Opinion

Mohamed El-Erian

Could America turn out worse than Japan?

By Mohamed El-Erian
October 31, 2011

By Mohamed El-Erian
The opinions expressed are his own.

It is time to say goodbye to the confident reassurances from American policymakers that Japan could not “happen here.” It is also time to regret the smug assertions that Japan’s “lost decade” of growth was due to a combination of uniquely Japanese failings – from insufficient policy activism to weak corporate governance and poor political leadership.

American policymakers, together with their European counterparts, are realizing something that Japan has been experiencing for a while: It is very difficult to manage well an economy hobbled by structural impediments and balance sheet excesses. Absent a major change in the effectiveness of the policy approach, this realization will likely lead to broadening societal concerns about the possible “Japanization” of America and, with that, worries that under such circumstances the country would not be able to navigate such a phenomenon as well as Japan has.

The US continues to find it difficult to generate meaningful economic growth and to create enough jobs. Despite multiple fiscal and monetary stimulus programs – indeed, record breaking ones – the economy has failed to recover decisively from the sharp contraction that followed the global financial crisis.

With insufficient growth, un- and under-employment remain distressingly high while the average duration of joblessness hits one unfortunate record after another. To make a bad situation even worse, it is the most vulnerable segments of the labor force – the young and the less educated – who are being hit the hardest. In the process, society experiences a further deterioration in already excessive inequalities in income and wealth.

Low growth means that America is unable to “safely de-lever” from the financial excesses of the last decade. As a result, the economy faces a risk of tipping into another recession.

A recession at this time would be terrifying – from an economic, social, political and institutional perspective. In addition to the country’s unemployment crisis, almost a quarter of homeowners owe more in mortgage debt than the value of their houses. With policy interest rates floored at 0% for quite a while now and the fiscal deficit hovering at almost 9% of GDP there is limited policy flexibility.

What America is discovering is something that Japan has painfully known for awhile: Post-bubble economies are both complex and perplexing.

It is not easy to bring back to sobriety an economy that overdosed on leverage, debt and credit-entitlement. It is doubly difficult when it faces structural impediments to economic growth; when the political system undermines all attempts at reform; and when the global economy is weakening and being subjected to renewed financial fragilities.

I suspect that quite a bit will be written in the months ahead about the possible Japanization of the American economy. That is the easy prediction. More difficult – and controversial – is the prediction that the emphasis of such work could well evolve over time to also assessing the similarities and differences between America and Japan when it comes to coping with many years of low growth without tipping into greater economic degradation and heightened social tensions.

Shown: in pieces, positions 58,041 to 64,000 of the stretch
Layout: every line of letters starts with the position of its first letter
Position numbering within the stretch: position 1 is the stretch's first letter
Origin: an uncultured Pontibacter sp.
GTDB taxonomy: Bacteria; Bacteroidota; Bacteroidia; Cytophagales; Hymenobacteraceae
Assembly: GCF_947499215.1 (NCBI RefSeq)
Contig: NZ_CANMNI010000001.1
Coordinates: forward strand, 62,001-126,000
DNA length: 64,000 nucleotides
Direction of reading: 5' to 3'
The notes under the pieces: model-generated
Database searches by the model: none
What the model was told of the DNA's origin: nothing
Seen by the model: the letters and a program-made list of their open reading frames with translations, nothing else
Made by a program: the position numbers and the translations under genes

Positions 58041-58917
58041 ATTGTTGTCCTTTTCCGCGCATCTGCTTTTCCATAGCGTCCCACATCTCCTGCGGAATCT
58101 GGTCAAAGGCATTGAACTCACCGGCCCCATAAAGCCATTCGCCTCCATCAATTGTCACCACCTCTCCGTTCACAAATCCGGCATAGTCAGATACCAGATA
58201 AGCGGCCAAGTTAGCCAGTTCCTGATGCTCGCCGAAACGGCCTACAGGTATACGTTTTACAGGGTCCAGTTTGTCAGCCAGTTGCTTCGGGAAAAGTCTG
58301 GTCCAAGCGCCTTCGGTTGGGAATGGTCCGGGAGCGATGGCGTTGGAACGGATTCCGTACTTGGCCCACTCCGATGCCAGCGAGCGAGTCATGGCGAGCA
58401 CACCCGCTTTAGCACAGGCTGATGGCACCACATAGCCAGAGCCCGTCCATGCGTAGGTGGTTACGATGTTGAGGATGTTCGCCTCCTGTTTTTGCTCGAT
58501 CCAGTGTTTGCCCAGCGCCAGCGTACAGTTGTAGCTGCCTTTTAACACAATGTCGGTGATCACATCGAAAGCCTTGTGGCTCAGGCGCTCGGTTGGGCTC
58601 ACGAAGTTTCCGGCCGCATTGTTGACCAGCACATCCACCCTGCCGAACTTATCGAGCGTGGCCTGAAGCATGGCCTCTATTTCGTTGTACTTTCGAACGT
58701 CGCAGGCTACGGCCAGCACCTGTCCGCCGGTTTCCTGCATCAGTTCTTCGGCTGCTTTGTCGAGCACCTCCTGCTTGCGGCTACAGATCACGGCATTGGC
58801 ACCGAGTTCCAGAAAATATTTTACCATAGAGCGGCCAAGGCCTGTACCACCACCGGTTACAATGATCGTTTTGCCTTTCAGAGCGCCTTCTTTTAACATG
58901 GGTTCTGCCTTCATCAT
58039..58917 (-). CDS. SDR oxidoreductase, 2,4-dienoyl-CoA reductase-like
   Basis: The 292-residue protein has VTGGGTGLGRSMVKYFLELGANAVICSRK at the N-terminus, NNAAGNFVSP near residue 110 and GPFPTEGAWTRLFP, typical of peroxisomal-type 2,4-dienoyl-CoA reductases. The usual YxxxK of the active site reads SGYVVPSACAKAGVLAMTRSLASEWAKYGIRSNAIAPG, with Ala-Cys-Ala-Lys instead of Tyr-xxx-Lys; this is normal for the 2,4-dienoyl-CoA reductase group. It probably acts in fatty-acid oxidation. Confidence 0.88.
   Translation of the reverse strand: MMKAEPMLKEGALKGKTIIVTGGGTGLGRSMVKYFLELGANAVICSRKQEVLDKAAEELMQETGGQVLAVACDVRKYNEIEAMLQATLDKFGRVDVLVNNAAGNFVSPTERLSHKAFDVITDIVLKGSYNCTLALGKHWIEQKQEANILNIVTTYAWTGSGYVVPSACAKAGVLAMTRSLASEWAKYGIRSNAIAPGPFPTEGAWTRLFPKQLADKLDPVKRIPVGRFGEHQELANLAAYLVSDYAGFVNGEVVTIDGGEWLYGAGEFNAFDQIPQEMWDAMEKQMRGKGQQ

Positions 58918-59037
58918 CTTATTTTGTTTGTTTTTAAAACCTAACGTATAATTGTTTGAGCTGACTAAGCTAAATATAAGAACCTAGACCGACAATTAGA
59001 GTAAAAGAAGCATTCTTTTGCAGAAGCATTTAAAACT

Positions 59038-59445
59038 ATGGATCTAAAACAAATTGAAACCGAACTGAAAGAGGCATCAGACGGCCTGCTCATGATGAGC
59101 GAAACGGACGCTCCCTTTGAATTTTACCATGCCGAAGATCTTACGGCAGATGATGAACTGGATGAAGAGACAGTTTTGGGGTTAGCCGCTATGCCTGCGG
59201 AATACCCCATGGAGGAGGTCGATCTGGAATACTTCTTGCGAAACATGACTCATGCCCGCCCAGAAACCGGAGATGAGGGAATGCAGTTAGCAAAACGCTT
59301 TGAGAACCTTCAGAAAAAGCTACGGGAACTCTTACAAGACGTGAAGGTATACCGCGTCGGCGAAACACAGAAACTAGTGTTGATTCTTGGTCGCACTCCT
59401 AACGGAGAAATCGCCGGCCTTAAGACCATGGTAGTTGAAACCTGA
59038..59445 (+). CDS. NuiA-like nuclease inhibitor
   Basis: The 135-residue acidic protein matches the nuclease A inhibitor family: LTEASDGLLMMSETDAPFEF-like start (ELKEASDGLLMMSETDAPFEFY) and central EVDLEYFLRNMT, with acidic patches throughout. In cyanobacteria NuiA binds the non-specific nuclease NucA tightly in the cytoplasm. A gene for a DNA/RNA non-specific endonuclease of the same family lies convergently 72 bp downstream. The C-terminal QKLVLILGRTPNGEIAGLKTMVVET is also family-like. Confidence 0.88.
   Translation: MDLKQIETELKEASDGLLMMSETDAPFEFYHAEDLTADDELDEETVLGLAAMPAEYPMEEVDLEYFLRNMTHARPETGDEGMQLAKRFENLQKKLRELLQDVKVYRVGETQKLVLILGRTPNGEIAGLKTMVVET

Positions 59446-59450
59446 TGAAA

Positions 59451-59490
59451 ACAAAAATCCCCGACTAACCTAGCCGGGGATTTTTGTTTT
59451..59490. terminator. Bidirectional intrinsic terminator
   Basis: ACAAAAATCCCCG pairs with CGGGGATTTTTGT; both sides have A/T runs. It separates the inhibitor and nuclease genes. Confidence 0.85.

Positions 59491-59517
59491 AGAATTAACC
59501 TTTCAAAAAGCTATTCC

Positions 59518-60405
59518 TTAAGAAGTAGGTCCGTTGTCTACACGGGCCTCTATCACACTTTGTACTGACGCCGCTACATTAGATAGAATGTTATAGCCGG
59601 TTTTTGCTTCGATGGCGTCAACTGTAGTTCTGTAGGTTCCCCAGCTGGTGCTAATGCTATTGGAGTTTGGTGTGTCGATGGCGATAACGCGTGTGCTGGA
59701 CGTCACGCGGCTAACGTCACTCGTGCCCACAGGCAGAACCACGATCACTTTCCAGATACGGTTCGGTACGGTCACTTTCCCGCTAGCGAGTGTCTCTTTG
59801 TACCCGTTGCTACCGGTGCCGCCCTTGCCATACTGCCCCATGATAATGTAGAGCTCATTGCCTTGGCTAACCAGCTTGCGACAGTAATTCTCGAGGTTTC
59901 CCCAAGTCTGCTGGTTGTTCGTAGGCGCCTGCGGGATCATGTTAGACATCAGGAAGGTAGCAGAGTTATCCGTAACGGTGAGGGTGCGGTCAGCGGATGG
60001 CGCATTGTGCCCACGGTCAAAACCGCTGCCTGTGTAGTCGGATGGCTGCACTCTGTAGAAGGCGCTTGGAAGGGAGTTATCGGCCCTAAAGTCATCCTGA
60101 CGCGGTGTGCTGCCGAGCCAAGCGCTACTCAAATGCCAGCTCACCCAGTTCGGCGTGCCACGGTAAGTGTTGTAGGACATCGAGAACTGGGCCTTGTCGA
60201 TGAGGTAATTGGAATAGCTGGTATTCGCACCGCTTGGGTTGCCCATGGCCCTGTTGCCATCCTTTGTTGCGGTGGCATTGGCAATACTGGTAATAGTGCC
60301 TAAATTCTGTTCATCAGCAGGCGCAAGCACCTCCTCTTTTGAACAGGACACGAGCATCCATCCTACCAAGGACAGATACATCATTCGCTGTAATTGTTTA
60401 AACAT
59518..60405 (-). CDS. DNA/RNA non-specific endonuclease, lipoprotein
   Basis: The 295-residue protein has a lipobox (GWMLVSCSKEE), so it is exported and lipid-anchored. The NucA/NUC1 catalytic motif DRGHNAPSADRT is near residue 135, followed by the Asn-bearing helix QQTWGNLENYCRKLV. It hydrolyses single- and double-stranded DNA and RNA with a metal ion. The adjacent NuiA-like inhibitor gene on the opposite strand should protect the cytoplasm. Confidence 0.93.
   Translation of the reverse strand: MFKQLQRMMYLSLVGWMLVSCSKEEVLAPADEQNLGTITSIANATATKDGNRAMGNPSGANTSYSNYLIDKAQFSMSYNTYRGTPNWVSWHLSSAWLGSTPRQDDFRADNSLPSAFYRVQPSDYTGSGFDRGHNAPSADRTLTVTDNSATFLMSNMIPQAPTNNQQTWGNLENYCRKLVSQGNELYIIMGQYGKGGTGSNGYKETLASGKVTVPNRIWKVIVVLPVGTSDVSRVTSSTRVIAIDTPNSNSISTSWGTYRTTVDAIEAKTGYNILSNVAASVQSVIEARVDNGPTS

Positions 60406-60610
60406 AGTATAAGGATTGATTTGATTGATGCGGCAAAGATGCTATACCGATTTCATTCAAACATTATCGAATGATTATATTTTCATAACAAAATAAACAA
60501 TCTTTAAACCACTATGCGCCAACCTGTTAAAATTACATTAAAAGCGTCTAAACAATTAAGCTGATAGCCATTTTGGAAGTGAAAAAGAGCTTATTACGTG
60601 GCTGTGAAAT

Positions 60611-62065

The US lacks two important characteristics that have enabled Japanese society to cope relatively well with a difficult situation. First, it does not have the level of social cohesion that prevails in Japan. As such, it does not have the same extent of societal safety nets that can be beneficial during a time of sluggish growth. Second, America has neither the net creditor status of Japan nor the ability to generate surpluses on its balance of payments. As such, it has less of a cushion, thereby increasing its medium-term vulnerability to capital from abroad.

With these attributes, the US would find it much harder to deal with many years of slow growth, sluggish job creation and further income and wealth inequalities. The economic costs would be higher, the financial frailties greater, and the social consequences much more material.

This is yet another reason why the elected representatives of the American people, and their appointed policy makers, must do more today to internalize in their thinking the growing risk of economic “Japanization.” They must also realize that the country has fewer financial and societal cushions to deal with this risk should it materialize.

The sooner that happens, the greater the chance America can use its still-considerable strengths to overcome its policy paralysis and embark on much needed – and much discussed – measures to remove structural and debt impediments to job creation and to higher and more inclusive, economic growth.

Against this background, it is encouraging to see the Administration recently propose a number of steps that, assuming congressional cooperation, would serve as a foundation for further progress. This is especially true for the jobs proposal, and also for the reforms to housing. But much more needs to be done to urgently improve the key enablers of sustained expansion: namely, the functioning of the housing and labor market, the process of credit intermediation, productivity-enhancing infrastructure, and balancing immediate fiscal stimulus with medium-term reform of both the revenue and spending side.

There was a time when America looked down on Japan for the latter’s inability to deal with its economic problems. No more. Like Japan, America is now realizing how difficult a post bubble economy can be. The fear is that it will also find out that that it lacks some of Japan’s attributes needed to cope with long years of economic stagnation.